Health minister in Nunavut, Canada asks residents to get vaccinated as details emerge on COVID-related death

Nunavut Health Minister John Main speaks in the Legislative Assembly in September 2020. On Thursday, Main appealed to Nunavummiut to help boost vaccination rates in the territory. (Beth Brown/CBC)

Person in their 70s who died recently of COVID-19 was not fully vaccinated

A person in Nunavut who died recently due to COVID-19 complications was not fully vaccinated, says Chief Public Health Officer Dr. Michael Patterson.

Patterson said the person was in their 70s.

The information emerged during a live update Thursday by Patterson, Health Minister John Main, Premier P.J. Akeeagok and other government officials on the state of COVID-19 in the territory. However, CBC News lost connection to the feed before the press conference ended.

During the update, Main appealed to Nunavummiut to help bolster the territory’s vaccination numbers.

He said he is concerned too many Nunavut residents still aren’t fully vaccinated.

He asked friends and family of people who are not fully vaccinated to speak to them, listen to their concerns and help them access reliable information and appointments.

“I know opinions on vaccines can be strong, and it can be frustrating at times, but please don’t give up,” he said.

All Nunavummiut ages five and up can get vaccinated. Data on the territorial government’s website shows that as of Jan. 17, 90 per cent of Nunavut’s residents have received a first dose and 71 per cent have received a second dose.

Measures taken at Baker Lake’s schools

While schools in Nunavut are expected to reopen for in-person learning on Jan. 24, the schools in Baker Lake will only open at half capacity.

Patterson said Baker Lake has recorded a “significant increase” over the past week in the number of people who have COVID-19.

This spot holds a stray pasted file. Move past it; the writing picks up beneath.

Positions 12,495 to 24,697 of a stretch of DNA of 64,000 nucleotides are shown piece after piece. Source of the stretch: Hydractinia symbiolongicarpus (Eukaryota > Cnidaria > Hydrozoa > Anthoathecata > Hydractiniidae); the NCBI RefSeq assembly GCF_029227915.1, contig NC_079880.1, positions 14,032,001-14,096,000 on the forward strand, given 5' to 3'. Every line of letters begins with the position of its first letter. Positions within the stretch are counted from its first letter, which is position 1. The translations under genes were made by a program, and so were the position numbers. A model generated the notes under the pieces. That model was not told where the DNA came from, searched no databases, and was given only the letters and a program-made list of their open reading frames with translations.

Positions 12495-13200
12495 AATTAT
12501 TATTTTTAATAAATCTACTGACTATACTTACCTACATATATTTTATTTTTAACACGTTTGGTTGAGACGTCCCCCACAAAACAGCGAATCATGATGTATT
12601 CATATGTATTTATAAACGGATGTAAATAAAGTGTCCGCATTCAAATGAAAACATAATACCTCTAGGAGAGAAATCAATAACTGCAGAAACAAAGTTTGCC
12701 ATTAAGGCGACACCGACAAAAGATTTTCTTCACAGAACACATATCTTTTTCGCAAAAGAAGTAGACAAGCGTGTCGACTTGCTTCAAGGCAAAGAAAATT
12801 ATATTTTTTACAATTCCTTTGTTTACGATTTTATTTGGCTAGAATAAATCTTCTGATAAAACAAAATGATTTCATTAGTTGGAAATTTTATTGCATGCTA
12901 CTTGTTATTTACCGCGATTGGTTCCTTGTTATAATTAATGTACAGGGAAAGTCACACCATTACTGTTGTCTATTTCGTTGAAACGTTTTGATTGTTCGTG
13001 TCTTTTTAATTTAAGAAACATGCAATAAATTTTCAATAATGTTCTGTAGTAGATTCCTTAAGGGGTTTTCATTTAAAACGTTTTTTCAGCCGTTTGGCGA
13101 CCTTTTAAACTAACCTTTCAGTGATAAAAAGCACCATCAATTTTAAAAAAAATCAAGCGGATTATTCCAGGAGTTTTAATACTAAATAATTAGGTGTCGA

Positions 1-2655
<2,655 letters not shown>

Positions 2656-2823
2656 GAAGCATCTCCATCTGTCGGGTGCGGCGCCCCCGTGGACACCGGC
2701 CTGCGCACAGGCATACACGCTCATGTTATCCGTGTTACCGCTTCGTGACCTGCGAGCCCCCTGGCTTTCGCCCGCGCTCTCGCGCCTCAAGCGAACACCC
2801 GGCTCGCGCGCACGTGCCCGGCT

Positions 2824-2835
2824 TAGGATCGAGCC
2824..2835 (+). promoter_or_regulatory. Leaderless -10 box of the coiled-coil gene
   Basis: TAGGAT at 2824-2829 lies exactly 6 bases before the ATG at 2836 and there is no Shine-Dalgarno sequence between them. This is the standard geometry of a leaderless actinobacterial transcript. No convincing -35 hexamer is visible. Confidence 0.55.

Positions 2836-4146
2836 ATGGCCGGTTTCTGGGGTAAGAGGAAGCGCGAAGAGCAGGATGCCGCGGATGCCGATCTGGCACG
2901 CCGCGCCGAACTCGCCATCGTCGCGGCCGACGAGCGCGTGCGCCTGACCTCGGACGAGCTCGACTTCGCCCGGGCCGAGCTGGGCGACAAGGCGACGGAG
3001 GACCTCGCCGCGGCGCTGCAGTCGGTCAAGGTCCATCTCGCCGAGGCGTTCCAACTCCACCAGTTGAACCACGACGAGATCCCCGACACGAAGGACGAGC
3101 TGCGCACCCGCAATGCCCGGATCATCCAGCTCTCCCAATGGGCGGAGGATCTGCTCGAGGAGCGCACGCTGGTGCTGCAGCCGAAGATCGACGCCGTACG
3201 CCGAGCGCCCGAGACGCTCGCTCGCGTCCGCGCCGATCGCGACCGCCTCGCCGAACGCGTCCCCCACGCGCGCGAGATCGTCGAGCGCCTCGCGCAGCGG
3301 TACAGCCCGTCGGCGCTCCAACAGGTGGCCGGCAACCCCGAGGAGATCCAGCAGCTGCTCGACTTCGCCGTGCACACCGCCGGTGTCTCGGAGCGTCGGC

“Moving forward, we will continue to assess each community on a weekly basis, and when appropriate, capacity at schools will be lowered for one to two weeks,” he said.

Patterson also said that in order for schools to move to remote learning again, COVID-19 would need to be spreading through the school at a higher rate than the rest of the community.

Struggling to compete for nurses

Main couldn’t say how many nurses Nunavut needs to close the gap at all its health care centres, since that number fluctuates a lot.

But he said the staffing challenges the territory still faces is “significant.”

On Tuesday, the government announced Nunavut would be receiving three nurses from the federal government to help with its staff shortage.

Main said Thursday that the territory is still negotiating the collective agreement with the Nunavut Employee Union, which nurses are part of. Providing nationally competitive salaries and benefits is still a “work in progress,” he said.

“Nurses are in high demand across the country, especially in response to COVID-19,” he said.

Funding announced for hunters and trappers

Premier P.J. Akeeagok announced during the press conference that the territory would be providing $25,000 to each of Nunavut’s Hunters and Trappers Organizations (HTOs), for a total of $625,000, to help harvesters feed Nunavut’s communities while the pandemic continues.

The money can go toward organizing community hunts, for example, or purchasing caribou meat from other communities.

David Akeeagok, Nunavut’s minister of environment, said the parameters of that funding are flexible depending on what the community wants to use it for.

“All we ask the HTOs is they distribute the country food within the communities,” he said.

Latest COVID-19 data

Premier P.J. Akeeagok said there are now 175 active cases of COVID-19 in Nunavut.

That includes 35 cases each in Arviat and Baker Lake, 16 in Cambridge Bay, one in Chesterfield Inlet, four in Coral Harbour, 16 in Iqaluit, one in Gjoa Haven, 14 in Kinngait, 12 in Naujaat, one in Qikiqtarjuaq, 17 in Rankin Inlet, four in Sanirijak, 11 in Sanikiluaq, five in Taloyoak and three in Whale Cove.

There are no longer any cases in Igloolik, Kugaaruk, Pangnirtung and Pond Inlet.

Patterson said the number of hospitalizations in Nunavut remains at 10. He couldn’t say whether anyone is still in hospital with COVID-19.

Related stories from around the North:

Canada: All communities in Nunavik, Quebec moved to COVID-19 red alert level, Eye on the Arctic

Greenland: COVID-19 has entered a “new phase” in Greenland, government says, Eye on the Arctic

Sweden: Swedish government announces new restrictions following sharp rise in COVID-19 cases, Radio Sweden

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